TORONTO - Ontario's economy will only worsen if the governing Liberals don't take urgent action in light of new unemployment figures that show the province lost more full-time jobs last month than any other region in Canada, critics warned Friday.

Statistics Canada reported that 45,500 full-time Ontario workers either lost their jobs or were put on part-time work in June - further evidence that a recession is looming, said Progressive Conservative Leader John Tory.

It also proves that Premier Dalton McGuinty's economic plan isn't working and he should immediately re-examine the province's books, Tory said from Windsor, Ont.

"I think there should be an economic update in the next 10 days," Tory said.

"This is the biggest monthly job loss since 1990. And if that isn't a wake-up call to say we need an economic update now - some revised policies, some financial statements so we can see where the province stands - I don't know what is."

McGuinty should also curb his government's jet-setting ways given the trouble that's brewing back at home, said NDP critic Peter Kormos.

Economic Development Minister Sandra Pupatello opened a new trade office in Paris on Thursday during a week-long European trip, while McGuinty has announced plans to travel to China in the fall after flying to Italy and California earlier this year to drum up trade for the province.

"Look, the Ontario economy is going to hell in a handbasket and while that's happening, the premier and his cabinet are doing international junkets on high-priced jets, landing in high-priced cities and staying in high-priced hotels," Kormos said.

"None of that is serving the Ontario worker and his or her family."

The real tragedy is that many of the jobs lost in the province will likely never be recovered even if the economy improves, Kormos added.

Overall, Ontario's unemployment rate rose to 6.7 per cent in June from 6.4 per cent in May.

But the job losses in Ontario aren't that surprising, said Doug Porter, deputy chief economist with BMO Capital Markets.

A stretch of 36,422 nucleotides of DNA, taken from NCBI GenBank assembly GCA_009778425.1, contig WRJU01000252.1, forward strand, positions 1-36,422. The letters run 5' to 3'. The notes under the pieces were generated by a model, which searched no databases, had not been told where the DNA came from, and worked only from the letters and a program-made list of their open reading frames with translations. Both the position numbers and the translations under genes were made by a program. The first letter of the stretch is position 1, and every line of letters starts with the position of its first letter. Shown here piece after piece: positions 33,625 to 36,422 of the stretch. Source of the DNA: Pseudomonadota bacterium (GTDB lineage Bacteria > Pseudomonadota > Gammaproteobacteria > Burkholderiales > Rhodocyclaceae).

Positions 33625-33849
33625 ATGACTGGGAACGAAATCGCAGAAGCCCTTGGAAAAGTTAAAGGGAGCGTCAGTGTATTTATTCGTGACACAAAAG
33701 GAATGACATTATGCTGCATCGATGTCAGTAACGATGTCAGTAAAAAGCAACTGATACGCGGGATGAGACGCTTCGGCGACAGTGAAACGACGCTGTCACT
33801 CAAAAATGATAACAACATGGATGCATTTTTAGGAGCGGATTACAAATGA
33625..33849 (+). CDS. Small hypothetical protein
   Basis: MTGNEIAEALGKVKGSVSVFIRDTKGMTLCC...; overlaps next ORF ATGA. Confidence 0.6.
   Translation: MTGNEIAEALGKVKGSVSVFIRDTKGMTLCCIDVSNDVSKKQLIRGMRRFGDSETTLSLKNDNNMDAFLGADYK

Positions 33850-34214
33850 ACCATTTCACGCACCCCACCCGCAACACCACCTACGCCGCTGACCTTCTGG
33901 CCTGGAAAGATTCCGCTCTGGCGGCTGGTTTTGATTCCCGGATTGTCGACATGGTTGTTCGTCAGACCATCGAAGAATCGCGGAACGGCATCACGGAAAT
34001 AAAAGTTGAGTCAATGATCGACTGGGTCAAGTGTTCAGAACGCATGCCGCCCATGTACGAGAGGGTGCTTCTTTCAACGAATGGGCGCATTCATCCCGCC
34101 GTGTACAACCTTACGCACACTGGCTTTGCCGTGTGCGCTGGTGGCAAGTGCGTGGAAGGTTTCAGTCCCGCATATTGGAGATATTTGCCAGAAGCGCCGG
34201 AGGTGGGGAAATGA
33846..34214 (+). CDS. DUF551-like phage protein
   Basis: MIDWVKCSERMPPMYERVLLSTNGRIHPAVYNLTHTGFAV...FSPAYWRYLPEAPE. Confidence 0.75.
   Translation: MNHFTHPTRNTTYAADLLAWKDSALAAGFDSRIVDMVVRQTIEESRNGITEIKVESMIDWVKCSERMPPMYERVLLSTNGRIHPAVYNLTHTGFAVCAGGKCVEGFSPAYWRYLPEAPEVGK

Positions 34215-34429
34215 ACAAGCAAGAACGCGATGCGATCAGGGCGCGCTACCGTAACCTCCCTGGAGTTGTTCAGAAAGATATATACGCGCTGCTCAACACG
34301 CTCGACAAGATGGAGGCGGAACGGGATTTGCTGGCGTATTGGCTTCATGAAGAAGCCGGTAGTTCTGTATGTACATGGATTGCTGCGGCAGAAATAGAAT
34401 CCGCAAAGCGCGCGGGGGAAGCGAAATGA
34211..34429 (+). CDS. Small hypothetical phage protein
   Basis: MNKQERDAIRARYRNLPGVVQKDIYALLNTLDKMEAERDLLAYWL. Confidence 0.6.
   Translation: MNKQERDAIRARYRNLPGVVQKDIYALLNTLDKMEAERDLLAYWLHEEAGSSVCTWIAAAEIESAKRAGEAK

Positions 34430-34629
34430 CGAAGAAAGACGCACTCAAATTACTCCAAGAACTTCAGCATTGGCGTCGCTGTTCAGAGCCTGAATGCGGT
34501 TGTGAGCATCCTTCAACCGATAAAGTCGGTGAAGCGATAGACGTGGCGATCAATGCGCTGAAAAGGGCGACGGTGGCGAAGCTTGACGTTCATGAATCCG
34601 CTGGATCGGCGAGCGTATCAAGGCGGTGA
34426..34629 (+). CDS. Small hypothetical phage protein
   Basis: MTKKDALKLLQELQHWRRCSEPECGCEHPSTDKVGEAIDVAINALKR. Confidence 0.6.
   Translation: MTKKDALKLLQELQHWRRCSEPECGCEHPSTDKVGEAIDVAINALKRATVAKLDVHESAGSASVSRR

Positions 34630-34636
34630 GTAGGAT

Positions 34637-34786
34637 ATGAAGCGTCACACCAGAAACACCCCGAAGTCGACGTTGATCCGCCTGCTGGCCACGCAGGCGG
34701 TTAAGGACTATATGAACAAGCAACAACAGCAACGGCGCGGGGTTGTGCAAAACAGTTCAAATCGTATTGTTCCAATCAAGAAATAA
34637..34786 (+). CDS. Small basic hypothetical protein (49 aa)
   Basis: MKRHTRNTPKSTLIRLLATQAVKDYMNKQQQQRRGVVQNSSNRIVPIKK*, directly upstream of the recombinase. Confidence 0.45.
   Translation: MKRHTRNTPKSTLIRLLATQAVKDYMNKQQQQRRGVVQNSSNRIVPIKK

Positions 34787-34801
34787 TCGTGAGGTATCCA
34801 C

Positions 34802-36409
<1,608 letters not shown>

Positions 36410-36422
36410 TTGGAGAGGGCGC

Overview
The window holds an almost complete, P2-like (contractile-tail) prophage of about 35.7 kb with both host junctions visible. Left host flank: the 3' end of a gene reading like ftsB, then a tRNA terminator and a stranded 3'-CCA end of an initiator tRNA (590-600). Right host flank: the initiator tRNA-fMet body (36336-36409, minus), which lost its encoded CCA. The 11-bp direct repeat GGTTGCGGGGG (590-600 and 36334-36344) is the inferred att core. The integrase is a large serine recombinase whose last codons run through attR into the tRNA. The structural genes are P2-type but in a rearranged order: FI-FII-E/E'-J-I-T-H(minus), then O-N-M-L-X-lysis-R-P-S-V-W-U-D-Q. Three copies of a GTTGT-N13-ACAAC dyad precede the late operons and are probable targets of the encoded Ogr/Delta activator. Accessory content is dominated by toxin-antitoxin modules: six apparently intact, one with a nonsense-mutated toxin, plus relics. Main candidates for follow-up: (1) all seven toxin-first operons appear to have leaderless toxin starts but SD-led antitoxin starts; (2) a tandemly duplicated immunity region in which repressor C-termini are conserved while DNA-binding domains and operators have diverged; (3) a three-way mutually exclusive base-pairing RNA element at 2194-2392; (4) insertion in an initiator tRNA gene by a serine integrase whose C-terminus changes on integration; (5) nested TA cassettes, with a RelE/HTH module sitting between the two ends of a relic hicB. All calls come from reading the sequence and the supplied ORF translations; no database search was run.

"The surprise is that over the last 12 months, Ontario has managed to match the national gain in employment growth," he said.

"If anything, we're going to see a relatively weaker performance for Ontario versus the rest of the country in the second half of the year."

The latest round of layoffs in the province's auto sector have yet to "really make their mark" in the job numbers, he added.

"Staggeringly, Ontario manufacturing jobs have actually risen in May and June and I think that's an accident waiting to happen," he said.

Last week, the provincial government released figures that showed the economy had sputtered into negative territory in the first quarter of the year - one of the first real signs that Ontario was edging closer to a recession.

The province's real GDP dropped 0.3 per cent in the January-March period, it's first period of negative growth since the third quarter of 2006.

Finance Minister Dwight Duncan blamed Ontario's poor performance on a slowing U.S. economy and the high price of oil, but said the government would stick to its current strategy of investing in skills training, infrastructure and innovative technologies while lowering business costs.

Many private-sector economists are forecasting modest economic growth for Ontario this year. RBC is expecting growth of 0.7 per cent for the year, the province's weakest pace of expansion since its last recession in the early 1990s.

Nationally, there were 39,200 fewer full-time workers in June and 5,000 fewer net jobs, Statistics Canada reported.

The country's unemployment rate edged up one-tenth of a point to 6.2 per cent, the highest it's been since January 2007.